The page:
If interested (and you should be, if you have children, or love theatre, and Stratford): The videos are a great watch. Have fun - let me know what you think. I noticed I have trouble speaking in complete sentences.

After the interview, we ate at Boomers Fries who make gourmet fries/poutine. Amazing, and I don't eat fries, usually, but I made an exception to my rule.  It was worth it. SO good.

We saw, "You're a Good Man, Charlie Brown" again, and again, I cried. I think that play speaks to the innocence of childhood - something that was lost long ago. Parts of growing up sucks.

We spent 90 minutes (not even close to enough time) in the Exhibition, learning about Stratfest's history (and me being a history major was enthralled): costumes, sets, a was awesome. I must go back, by myself, and ask the other 80% of the questions that were in my head. We sat on original Stratford Festival seats!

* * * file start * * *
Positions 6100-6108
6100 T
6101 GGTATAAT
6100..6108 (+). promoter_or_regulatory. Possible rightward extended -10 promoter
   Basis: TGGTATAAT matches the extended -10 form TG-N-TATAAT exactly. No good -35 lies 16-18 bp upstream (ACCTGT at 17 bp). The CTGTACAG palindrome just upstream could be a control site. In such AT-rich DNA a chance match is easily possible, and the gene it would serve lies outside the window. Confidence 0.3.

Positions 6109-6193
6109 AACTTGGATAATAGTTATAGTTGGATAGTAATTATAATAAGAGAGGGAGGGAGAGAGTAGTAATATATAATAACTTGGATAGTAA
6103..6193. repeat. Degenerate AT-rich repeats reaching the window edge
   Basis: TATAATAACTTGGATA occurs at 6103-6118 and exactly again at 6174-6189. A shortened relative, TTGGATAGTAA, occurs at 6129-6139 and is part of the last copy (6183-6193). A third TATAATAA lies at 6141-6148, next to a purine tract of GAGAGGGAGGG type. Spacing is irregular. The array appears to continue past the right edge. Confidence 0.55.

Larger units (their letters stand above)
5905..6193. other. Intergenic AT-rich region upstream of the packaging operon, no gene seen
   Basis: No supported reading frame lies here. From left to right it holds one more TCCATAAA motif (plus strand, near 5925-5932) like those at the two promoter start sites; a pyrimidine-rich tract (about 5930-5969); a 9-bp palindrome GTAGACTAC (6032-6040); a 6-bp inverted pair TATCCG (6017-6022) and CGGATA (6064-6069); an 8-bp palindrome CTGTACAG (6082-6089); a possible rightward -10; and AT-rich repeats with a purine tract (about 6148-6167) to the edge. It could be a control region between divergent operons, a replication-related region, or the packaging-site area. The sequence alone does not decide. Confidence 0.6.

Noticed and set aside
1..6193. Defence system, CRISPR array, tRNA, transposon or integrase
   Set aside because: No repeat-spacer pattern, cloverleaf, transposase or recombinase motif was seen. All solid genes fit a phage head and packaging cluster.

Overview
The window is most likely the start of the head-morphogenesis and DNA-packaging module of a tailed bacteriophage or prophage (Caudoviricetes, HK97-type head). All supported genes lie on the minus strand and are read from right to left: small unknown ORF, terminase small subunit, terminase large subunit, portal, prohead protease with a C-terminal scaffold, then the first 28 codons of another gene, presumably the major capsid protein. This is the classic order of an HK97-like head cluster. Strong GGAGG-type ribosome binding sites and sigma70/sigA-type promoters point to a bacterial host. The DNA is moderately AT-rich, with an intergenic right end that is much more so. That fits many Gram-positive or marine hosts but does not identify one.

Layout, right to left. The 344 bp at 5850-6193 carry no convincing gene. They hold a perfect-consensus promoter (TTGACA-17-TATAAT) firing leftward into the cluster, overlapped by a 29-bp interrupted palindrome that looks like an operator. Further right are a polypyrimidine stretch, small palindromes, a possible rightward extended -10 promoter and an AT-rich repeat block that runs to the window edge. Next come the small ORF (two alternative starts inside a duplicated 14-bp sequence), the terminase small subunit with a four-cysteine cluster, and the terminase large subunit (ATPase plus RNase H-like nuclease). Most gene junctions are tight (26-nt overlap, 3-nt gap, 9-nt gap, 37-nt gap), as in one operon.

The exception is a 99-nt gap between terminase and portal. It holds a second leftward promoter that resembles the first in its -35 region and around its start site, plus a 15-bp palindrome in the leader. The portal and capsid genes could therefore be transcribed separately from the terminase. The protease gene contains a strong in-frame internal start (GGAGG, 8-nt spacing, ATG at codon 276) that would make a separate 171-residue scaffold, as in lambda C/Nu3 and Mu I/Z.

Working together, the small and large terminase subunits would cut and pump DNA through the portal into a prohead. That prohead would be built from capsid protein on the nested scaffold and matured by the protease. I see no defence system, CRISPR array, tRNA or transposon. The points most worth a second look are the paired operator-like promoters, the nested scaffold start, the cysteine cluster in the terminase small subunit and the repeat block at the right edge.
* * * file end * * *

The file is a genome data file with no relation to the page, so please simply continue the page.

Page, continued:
We drove down to the Festival Theatre and more tree climbing...and ducks. Lots of baby ducks. I discovered Luke has a great eye for photography. There were some photos I still am not sure if he took them, or I did. Either way, they are good!

Luke also had the trees. I dare say, Luke would go to Stratford just to climb the trees along the Avon. I know he would. We walked (and climbed) up and down the river for close to 3 hours. I don't know how many trees that included, but I can say that Luke 1) didn't fall and 2) his clothes came home with no rips, tears, nor grass stains.  He's a pro.